Tuesday, 19 October 2010

Josh McEachran - an old head on young shoulders

Over recent years, several Premier League sides have been lambasted for their reluctance to bring through young home-grown talent, with Chelsea often at the forefront of the media's glare.

And admittedly, since the breakthrough of John Terry to the Blues' first-team an unbelievable twelve years ago (time flies when you're winning trophies...), few home-grown players have made the grade at Stamford Bridge, with many seeking pastures new. Michael Mancienne looks to be the latest of those tipped for great things with the current Champions, only to fail to live upto the hype.

This year, however, things could be very different. A combination of factors look to be coming into conjunction to see not only the promotion but hopefully the prolonged stay of several youngsters to the Chelsea first-team.

When Roman Abramovich arrived in West London in 2003, one of his priorities was for the club to leave their run-down, dilapidated training facility at Harlington and build a modern, state-of-the-art complex at Cobham, complete with huge levels of time and investment in the youth set-up.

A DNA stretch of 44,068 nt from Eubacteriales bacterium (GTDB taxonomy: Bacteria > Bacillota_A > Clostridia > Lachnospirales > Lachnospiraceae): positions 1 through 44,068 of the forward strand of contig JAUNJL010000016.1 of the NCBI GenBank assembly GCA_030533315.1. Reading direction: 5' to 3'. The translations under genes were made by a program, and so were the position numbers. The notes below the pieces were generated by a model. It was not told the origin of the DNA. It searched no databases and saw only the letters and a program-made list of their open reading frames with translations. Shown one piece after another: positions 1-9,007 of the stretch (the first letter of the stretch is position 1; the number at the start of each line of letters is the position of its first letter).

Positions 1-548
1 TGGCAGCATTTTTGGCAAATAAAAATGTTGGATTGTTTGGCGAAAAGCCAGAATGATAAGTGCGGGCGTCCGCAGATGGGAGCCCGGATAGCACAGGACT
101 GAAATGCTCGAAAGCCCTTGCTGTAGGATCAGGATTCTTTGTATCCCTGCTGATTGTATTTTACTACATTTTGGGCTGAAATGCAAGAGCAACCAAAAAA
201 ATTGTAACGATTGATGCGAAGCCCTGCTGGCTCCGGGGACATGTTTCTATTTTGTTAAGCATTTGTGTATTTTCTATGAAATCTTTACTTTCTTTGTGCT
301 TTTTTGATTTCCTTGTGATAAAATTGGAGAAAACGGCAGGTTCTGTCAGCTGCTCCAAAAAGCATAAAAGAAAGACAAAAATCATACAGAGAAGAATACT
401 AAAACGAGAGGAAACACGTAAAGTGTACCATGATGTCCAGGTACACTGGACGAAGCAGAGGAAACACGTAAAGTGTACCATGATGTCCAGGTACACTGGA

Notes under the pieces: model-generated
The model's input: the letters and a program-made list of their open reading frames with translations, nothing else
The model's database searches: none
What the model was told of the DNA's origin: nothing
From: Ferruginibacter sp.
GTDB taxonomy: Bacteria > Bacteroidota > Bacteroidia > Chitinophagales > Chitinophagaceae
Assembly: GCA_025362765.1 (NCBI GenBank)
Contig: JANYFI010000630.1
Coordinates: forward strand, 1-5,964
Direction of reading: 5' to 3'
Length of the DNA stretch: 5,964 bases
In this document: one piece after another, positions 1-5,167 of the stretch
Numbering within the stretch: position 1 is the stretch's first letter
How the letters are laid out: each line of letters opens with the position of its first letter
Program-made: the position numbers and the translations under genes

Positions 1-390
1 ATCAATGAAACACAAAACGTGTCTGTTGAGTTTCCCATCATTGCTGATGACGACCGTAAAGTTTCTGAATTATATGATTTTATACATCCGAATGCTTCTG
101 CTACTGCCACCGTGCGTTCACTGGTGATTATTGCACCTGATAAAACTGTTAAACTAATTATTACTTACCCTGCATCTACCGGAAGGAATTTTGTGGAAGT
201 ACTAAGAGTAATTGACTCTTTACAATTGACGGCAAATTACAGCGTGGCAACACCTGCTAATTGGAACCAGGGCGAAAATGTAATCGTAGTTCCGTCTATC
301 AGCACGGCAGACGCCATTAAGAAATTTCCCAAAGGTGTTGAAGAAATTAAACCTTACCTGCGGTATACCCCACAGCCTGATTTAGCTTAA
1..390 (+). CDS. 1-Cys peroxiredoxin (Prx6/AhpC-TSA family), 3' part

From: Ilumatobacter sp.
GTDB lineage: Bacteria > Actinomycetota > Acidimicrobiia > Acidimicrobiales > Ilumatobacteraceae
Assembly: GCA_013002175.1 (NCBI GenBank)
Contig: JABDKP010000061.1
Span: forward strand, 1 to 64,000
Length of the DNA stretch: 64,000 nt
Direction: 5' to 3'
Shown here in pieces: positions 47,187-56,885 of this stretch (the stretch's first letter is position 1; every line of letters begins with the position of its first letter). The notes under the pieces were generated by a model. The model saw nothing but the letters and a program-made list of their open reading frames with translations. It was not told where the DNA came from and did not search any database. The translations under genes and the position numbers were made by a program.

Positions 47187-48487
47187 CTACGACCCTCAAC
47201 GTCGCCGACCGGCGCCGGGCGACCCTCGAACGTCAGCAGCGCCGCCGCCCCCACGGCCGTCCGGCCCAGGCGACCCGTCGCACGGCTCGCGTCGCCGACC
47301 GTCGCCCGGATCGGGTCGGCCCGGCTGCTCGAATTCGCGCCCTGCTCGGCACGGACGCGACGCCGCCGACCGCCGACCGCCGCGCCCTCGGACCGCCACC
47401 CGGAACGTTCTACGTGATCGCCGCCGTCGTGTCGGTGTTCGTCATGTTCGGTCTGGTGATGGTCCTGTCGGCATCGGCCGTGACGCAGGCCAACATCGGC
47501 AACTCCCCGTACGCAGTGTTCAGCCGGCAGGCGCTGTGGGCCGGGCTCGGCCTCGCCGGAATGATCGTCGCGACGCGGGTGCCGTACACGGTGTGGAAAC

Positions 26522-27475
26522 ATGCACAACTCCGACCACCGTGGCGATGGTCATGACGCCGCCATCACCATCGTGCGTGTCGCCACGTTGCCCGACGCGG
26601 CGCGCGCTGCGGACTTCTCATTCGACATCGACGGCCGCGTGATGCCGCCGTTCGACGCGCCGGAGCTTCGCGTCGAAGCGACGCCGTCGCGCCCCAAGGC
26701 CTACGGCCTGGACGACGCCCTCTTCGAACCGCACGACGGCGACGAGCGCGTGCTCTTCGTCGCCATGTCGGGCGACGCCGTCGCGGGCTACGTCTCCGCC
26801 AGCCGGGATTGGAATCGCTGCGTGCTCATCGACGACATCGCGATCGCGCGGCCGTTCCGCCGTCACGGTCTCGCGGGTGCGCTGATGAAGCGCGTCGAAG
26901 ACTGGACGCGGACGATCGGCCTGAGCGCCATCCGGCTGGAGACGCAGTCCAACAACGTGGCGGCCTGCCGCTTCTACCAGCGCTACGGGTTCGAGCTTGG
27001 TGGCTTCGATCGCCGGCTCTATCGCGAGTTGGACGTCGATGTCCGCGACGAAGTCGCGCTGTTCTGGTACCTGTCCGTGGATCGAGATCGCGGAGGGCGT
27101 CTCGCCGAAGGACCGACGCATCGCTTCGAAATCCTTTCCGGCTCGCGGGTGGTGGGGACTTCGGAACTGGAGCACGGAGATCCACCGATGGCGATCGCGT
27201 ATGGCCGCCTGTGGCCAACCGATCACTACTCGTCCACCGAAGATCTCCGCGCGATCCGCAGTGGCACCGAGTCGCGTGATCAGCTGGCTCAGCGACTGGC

The fruits of this are starting to ripen, possibly assisted by new Premier League laws governing a certain percentage of home-grown players in each club's squad - along with an unlimited number of under 21s.

Last season, big things were expected of centre back Jeffrey Bruma, striker Daniel Sturridge, Patrick van Aanholt, Nemanja Matic and Fabio Borini.

And one youngster in particular has already started to make a massive impression with Blues fans this campaign. Not plucked from the list above but from relatively out-of-the-blue (sorry!), midfielder Josh McEachran has burst onto the scene since August, making several substitute appearances not just in the league but Europe as well.

At just 17 (despite easily being able to masquerade as an Under 12 squad player), Chelsea fans have been stunned by McEachran's composure, level-headedness, decision-making, confidence and ability. But not only does he have a great first-touch and an ability to play a pass through the eye of a needle, the youngster has a footballing brain to boot. And, even better news, he's English!

If McEachran can continue his development and keep forcing Carlo Ancelotti's hand into selecting him (even as a substitute), the young midfielder could have a massive future not only for Chelsea but for his country as well. And who knows, when the Blues' current number 8 eventually hangs up his boots, in a few seasons' time we could well be asking, "Frank who?"

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